- Hydrogen Bond
- Thermal Energy
- Intermolecular Forces Vs Thermal Interactions
- The Gaseous State Ex
The Gas Laws Ex
- Boyle’s Law (Pressure-volume Relationship)
- Charles’ Law (Temperature-volume Relationship)
- Gay Lussac’s Law (Pressure-temperature Relationship)
- Avogadro Law (Volume – Amount Relationship)
Ideal Gas Equation
- Density And Molar Mass Of A Gaseous Substance
- Dalton’s Law Of Partial Pressures
- Kinetic Molecular Theory Of Gases
- Behaviour Of Real Gases: Deviation From Ideal Gas Behaviour
- Liquefaction Of Gases
- Vapour Pressure
- Surface Tension and Viscosity.
Access the answers of NCERT Solutions for Class 11 Chemistry Chapter 5
Q1. What will be the minimum pressure required to compress 500 dm3 of air at 1 bar to 200 dm3 at 30°C?
Initial pressure, P1 = 1 bar
Initial volume, V1 = 500
Final volume, V2 = 200
As the temperature remains the same, the final pressure (P2) can be calculated with the help of Boyle’s law.
Acc. Boyle’s law,
P1V1 = P2V2
= 2.5 bar
∴ the minimum pressure required to compress is 2.5 bar.
Q2. A vessel of 120 mL capacity contains a certain amount of gas at 35 °C and 1.2 bar pressure. The gas is transferred to another vessel of volume 180 mL at 35 °C. What would be its pressure?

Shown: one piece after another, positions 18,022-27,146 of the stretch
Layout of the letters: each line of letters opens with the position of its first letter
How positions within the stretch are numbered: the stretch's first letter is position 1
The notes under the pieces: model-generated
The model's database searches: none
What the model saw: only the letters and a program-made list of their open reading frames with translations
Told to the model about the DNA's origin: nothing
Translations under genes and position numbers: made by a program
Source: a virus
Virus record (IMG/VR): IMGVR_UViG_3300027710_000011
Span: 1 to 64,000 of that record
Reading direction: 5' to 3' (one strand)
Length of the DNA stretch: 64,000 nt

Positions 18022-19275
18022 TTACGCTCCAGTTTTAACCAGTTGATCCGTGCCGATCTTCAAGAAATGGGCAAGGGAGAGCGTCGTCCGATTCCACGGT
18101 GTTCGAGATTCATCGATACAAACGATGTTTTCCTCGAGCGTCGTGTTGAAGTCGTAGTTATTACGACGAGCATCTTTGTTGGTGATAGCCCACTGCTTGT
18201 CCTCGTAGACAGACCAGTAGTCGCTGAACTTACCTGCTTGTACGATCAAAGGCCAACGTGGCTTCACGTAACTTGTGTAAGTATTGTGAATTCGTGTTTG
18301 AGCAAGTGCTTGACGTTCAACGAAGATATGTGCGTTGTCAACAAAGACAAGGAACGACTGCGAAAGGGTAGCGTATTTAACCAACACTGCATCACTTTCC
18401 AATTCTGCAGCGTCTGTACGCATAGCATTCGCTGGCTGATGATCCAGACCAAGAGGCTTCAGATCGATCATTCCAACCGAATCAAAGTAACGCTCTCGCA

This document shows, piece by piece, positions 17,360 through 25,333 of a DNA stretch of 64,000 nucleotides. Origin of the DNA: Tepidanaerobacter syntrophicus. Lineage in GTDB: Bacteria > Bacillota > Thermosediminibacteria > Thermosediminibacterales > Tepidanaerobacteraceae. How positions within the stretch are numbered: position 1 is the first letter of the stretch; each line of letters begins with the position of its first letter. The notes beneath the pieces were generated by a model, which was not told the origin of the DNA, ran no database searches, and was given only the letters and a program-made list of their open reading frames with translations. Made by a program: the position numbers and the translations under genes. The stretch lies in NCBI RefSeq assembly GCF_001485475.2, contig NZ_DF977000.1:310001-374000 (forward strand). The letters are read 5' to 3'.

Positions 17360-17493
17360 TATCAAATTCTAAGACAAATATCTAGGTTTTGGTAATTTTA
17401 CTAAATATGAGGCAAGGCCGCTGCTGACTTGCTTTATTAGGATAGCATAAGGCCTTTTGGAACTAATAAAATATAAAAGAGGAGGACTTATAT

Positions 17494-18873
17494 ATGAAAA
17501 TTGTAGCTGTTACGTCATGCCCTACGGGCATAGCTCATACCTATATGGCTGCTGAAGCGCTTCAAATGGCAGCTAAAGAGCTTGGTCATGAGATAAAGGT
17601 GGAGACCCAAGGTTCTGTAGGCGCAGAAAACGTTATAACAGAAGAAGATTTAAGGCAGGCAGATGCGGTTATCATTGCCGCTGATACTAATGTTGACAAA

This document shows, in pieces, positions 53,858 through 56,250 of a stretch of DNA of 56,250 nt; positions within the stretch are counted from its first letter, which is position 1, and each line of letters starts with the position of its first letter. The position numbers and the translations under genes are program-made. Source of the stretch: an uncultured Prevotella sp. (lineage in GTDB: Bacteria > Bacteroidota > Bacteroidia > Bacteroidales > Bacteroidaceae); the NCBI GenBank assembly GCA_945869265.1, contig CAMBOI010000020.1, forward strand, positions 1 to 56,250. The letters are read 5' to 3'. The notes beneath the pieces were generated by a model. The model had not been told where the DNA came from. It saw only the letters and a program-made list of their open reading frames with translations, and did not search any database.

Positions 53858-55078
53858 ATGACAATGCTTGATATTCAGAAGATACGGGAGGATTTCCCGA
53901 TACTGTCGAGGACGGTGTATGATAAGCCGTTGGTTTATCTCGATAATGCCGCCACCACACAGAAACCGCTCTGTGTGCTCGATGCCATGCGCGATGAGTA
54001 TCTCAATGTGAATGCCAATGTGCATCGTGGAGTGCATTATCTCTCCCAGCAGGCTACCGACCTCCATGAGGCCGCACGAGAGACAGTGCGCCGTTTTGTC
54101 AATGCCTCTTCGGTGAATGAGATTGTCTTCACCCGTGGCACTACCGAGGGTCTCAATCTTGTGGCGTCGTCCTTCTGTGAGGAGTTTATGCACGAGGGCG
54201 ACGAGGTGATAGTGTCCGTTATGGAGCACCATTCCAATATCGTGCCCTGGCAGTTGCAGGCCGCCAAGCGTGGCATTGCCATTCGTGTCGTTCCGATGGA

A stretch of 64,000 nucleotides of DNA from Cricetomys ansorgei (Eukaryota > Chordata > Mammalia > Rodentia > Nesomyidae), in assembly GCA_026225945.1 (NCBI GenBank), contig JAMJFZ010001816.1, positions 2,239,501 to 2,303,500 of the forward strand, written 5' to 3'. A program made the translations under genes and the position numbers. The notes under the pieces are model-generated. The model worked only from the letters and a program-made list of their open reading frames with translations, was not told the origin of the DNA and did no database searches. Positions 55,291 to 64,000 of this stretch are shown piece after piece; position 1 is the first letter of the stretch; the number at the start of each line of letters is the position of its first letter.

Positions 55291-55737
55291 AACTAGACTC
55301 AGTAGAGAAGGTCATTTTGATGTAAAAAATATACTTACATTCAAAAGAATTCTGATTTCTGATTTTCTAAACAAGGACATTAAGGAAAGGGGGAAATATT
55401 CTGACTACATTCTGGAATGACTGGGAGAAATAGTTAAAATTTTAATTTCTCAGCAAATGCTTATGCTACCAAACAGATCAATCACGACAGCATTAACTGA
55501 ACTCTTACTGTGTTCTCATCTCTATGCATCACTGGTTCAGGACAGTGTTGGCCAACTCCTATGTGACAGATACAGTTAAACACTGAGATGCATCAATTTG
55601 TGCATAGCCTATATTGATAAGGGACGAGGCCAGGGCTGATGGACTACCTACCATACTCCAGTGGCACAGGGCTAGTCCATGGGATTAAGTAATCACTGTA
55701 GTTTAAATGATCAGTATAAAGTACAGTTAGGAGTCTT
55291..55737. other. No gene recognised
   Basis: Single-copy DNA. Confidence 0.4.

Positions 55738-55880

Initial pressure, P1 = 1.2 bar
Initial volume, V1 = 120 mL
Final volume, V2 = 180 mL
As the temperature remains the same, final pressure (P2) can be calculated with the help of Boyle’s law.
According to the Boyle’s law,
P1V1 = P2V2
= 0.8 bar
Therefore, the min pressure required is 0.8 bar.
Q3. Using the equation of state pV=nRT; show that at a given temperature density of a gas is proportional to gas pressure p.
The equation of state is given by,
pV = nRT ……..(1)
Where, p = pressure
V = volume
N = number of moles
R = Gas constant
T = temp
Replace n with
Where, m = mass
M = molar mass
Where, d = density
Therefore, from equation (2), we get
d = (
Therefore, at a given temp, the density of the gas (d) is proportional to its pressure (p).
Q4. At 0°C, the density of a certain oxide of a gas at 2 bar is the same as that of dinitrogen at 5 bar. What is the molecular mass of the oxide?
Density (d) of the substance at temp (T) can be given by,
Now, density of oxide (d1) is as given,
Where, M1 = mass of the oxide
p1 = pressure of the oxide
Density of dinitrogen gas (d2) is as given,
Where, M2 = mass of the oxide
p2 = pressure of the oxide
Acc to the question,
d1 = d2